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On Friday, May 9 I sat three rows away from the Brattle Theatre stage in Cambridge where Barbara Lynch and Ruth Reichl talked about food, cooking, the restaurant industry, and Ruth’s newest book, Delicious! I adore Ruth – she was The New York Times restaurant critic, editor-in-chief of Gourmet, and continues to be an amazing food writer. Since reading Garlic and Sapphires, I became fascinated with her life, understanding of food, and descriptive writing style that lingers on the details for just the right amount of time. Delicious! is her first fictional book, so it was interesting to hear that she finds fiction much easier than memoir writing because there’s no right or wrong; there’s no checking in with people from your past to be sure they’re comfortable with what you wrote about them. Makes sense!
Barbara Lynch had just won a James Beard Award four days earlier, so it was great to see her still reveling in the happiness and surprise of her win. It had been ten years since an independent woman won the Outstanding Restaurateur award – this award is a huge deal for anyone, but, as Ruth commented on Friday night, for a woman who is a chef AND a business woman to win, it’s a big victory and very well-deserved.
Ever since I was editor-in-chief of my high school newspaper, I had this idea what I would become an editor of a food/travel/lifestyle magazine. Meeting someone who has been there and still has such a down-to-earth approach to life was such an inspiration.
The Q&A/conversation between Barbara and Ruth seemed very honest and intimate. They discussed Delicious! – Barbara mentioned a number of sections in detail that demonstrated how much she loved the book and how enthusiastic she was to share it. In the book, Billie Breslin travels from her home in California to New York City for a job at a food magazine. Then, the publication suddenly shuts down (not too different from the real-life Gourmet closing that Ruth experienced). In the library of the magazine, Billie finds a collection of letters written during World War II to James Beard. The story is about her adventure of learning through the letters about food, love, and life.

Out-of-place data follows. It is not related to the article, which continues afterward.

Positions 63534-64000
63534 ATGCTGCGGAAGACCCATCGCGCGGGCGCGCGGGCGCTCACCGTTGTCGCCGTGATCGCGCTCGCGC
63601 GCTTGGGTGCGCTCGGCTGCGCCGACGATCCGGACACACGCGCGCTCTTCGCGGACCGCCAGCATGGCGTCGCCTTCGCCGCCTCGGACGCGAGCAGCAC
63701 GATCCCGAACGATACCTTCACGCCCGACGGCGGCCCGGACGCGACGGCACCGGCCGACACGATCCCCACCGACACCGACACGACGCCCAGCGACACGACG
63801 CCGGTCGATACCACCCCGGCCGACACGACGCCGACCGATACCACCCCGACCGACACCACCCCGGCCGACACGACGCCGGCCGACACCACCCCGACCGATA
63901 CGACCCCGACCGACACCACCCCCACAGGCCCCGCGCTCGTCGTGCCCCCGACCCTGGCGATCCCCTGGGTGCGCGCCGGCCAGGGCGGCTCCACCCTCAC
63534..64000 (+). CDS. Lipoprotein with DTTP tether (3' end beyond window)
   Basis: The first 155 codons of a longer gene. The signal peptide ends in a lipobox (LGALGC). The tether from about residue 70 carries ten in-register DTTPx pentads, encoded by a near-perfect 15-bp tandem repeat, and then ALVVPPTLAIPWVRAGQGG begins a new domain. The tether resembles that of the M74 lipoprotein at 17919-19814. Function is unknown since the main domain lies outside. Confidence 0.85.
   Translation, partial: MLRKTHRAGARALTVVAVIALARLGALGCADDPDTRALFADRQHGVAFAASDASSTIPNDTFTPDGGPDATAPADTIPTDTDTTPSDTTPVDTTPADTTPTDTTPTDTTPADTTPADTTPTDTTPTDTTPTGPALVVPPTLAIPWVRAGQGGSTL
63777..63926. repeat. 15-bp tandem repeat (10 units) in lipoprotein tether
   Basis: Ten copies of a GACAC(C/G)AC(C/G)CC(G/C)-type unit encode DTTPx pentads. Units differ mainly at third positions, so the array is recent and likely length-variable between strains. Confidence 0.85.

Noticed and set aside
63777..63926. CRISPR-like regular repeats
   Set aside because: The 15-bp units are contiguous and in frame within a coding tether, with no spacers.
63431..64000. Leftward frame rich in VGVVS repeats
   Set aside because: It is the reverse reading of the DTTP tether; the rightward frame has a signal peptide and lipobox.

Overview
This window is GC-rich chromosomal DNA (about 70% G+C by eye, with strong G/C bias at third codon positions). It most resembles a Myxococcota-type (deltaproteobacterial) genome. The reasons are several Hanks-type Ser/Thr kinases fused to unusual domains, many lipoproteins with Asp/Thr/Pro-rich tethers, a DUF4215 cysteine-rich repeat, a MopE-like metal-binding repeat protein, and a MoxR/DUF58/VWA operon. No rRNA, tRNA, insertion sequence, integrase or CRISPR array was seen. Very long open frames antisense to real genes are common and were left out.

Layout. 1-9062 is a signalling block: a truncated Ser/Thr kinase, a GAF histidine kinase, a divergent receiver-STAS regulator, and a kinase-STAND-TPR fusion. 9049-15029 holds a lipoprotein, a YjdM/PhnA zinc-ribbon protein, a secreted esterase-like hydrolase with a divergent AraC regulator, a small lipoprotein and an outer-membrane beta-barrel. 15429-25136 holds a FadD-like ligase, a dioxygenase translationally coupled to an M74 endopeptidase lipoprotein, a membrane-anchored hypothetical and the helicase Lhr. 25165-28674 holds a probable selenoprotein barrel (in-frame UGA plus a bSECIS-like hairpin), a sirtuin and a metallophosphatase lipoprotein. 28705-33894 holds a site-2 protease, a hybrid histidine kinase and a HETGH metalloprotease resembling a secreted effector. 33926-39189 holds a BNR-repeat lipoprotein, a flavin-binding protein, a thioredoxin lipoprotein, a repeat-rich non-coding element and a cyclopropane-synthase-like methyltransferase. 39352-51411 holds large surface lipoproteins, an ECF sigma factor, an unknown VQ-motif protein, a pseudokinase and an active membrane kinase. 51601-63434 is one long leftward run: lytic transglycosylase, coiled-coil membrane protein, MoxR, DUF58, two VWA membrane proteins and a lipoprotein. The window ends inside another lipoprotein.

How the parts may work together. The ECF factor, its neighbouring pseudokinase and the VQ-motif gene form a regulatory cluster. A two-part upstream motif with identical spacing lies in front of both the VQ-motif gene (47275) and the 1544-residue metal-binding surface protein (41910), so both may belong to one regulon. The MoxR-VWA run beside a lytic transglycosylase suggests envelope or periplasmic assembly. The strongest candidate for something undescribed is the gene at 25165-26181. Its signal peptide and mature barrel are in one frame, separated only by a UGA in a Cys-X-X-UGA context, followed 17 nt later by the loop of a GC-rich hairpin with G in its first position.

Both Barbara and Ruth spoke at length about inspiration. Ruth said that she wrote the letters in Delicious! at the time the idea came to her, all in one sitting. That was a powerful example for me of being inspired and immediately acting on the idea. The ability to plan (Barbara spoke about constantly having one-, three-, and five-year goals), be action-oriented, and trust that results will come were all themes in the conversation. At one point Ruth said “I kind of hate writing, but I love having written.”
They discussed how food media is shifting, mentioning Lucky Peach and Cherry Bombe as publications that are changing the way we think about food magazines. Responding to a great question from the audience, they also talked about fears and phobias, sharing what they have overcome and are continuing to work on today. Ruth summed it up well: “It doesn’t matter how old you are, you can change yourself.”
Next project for Ruth? She’s writing a cookbook based on her tweets from the year after Gourmet closed (you may already be a fan of Ruth’s poetic Twitter style). And for Barbara? She is also writing a book – her first one, a memoir.
Toward the end of the night, when answering a question about inspiration, Ruth said “there’s so much pleasure in the everyday.” These words rang particularly true for me. It was a treat to listen to such accomplished women in the food industry talk about what they love.
Delicious! was just released on May 6 – a copy was included with my ticket to the event through the Harvard Book Store. I look forward to reading it soon.